Cuba will light up your senses with beautiful sights, sensuous sounds, delicious Caribbean tastes and its warm, tropical climate. To get the most of your trip to this unique island, it is a good idea to learn a few facts about the country before you visit.
Cuba has a year-round warm climate with temperatures averaging 24ºC, but during the winter season from November to January, temperatures can drop down to around 10 degrees at night. It's during these months that the country experiences the least rainfall, so this is generally considered the high season period when most tourists visit the island.
Between May and October, Cuba experiences heavier rain, although rarely for more than a couple of hours at a time. Even during hurricane season in September and October, the island's location means it generally fares much better than many of its neighbours.
Public transport is generally very slow in Cuba and travellers that rely on it are often met with cancellations and delays. The seemingly simple task of buying and booking tickets can become very complicated, although more efficient systems are slowly being implemented.
For those with time on their hands, however, public transport is cheap and safe, plus a great way to see many aspects of every day life in Cuba while getting to know the locals. Inter-provincial buses connect most of the provincial capitals, while local bus services – which are very laid back and require a great deal of flexibility – rarely stick to a timetable, or even inform passengers where they are heading.
Taxis are abundant and come in all kinds of shapes and sizes, from vintage cars to three-wheeled bicycles and motorbikes – all of which can be hired for a pre-agreed fee.
Cuba also offers a train service, with a main line connecting Havana and Santiago de Cuba. The trains are slow but relatively reliable and a great way to see the countryside.
Cuba has two currencies. The locals use the Cuban peso (CUP), which is the currency used to pay salaries, while the Cuban convertible peso (CUC) is the currency most tourists are expected to use. Both forms of tender are worthless and unobtainable outside of Cuba, and be prepared to carry low denominations, as many smaller shops, restaurants, taxis and train stations will not be able to change larger notes. US dollars can be exchanged in Cuba against a 10 percent service charge, however, and Visa or MasterCard debit and credit cards are widely accepted.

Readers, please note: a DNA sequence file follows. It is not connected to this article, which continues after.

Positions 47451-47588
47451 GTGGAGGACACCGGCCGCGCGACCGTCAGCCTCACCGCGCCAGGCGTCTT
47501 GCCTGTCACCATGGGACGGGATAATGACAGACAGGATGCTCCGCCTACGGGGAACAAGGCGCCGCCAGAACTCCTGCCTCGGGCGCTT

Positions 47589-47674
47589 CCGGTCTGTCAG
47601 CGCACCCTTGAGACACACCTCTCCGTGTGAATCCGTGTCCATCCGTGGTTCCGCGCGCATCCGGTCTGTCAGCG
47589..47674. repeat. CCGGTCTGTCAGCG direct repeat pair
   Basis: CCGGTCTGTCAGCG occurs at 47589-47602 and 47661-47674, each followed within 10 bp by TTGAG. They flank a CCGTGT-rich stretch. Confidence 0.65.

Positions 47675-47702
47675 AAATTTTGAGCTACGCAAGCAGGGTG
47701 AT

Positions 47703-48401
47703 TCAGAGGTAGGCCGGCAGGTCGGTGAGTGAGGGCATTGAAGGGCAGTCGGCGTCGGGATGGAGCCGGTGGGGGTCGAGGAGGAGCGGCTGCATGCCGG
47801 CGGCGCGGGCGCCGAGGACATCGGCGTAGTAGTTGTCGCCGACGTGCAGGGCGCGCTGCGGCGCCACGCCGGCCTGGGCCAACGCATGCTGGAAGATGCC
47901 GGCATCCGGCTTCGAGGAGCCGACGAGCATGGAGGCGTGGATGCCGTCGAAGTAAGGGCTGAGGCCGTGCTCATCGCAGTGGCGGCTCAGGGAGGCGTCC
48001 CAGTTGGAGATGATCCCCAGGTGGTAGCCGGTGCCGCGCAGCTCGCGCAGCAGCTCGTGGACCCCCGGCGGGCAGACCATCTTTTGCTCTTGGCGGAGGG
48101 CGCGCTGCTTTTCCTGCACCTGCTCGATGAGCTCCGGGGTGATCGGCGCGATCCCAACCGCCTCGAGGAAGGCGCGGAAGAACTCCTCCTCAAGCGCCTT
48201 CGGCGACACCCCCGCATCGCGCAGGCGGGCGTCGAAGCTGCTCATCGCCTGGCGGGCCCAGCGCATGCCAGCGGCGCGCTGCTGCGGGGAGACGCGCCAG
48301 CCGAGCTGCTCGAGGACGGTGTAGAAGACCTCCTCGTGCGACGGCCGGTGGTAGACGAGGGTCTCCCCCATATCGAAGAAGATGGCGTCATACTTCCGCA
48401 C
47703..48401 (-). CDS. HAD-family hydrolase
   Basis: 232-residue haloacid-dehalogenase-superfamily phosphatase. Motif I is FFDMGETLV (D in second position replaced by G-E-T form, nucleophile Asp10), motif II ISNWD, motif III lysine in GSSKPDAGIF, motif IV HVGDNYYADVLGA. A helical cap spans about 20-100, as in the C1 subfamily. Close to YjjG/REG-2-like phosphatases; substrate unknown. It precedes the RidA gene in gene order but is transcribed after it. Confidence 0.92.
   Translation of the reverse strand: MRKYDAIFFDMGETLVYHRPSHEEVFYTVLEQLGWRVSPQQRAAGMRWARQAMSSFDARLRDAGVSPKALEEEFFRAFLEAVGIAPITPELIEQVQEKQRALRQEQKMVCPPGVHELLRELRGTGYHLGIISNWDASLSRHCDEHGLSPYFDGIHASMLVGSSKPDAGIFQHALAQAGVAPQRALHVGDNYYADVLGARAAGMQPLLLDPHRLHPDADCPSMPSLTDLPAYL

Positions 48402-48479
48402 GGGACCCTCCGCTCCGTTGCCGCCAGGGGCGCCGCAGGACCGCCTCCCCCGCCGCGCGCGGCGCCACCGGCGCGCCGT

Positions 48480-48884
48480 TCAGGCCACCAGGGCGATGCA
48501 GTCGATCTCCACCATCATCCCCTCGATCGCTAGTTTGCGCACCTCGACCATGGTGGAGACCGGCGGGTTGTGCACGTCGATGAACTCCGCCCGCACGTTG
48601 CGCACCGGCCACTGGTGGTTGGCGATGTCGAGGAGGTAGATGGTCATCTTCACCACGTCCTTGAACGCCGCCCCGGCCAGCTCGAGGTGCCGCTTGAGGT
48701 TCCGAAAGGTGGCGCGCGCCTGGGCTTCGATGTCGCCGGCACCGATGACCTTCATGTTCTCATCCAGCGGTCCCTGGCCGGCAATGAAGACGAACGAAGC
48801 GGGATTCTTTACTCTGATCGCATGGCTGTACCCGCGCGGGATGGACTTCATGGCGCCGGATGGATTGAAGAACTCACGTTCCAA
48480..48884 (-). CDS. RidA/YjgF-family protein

In Cuba, visitors generally choose one of two accommodation options, either hotels or casas particulares. The island's hotels are divided into two categories: local properties – which are government owned – or international chains. While staying at an international chain hotel or resort is obviously ideal for the convenience and services provided; staying at one of the island's casas particulares – private homes – offers a rare chance to learn about Cuban culture and get to know local people better. Whichever option you choose, the choices are expanding every year, and longer stay visitors also have the option of renting or even buying a cuban property.
The Cuban healthcare system is often touted as one of the best and most efficient in the world so visitors should not be worried about receiving quality treatments, if needed. The doctors are well trained and the facilities are generally up to western standards. However, it is still essential to buy a health and travel insurance and to make sure it covers all of the activities that you will be undertaking on the island – including outdoor adventures such as trekking and scuba diving.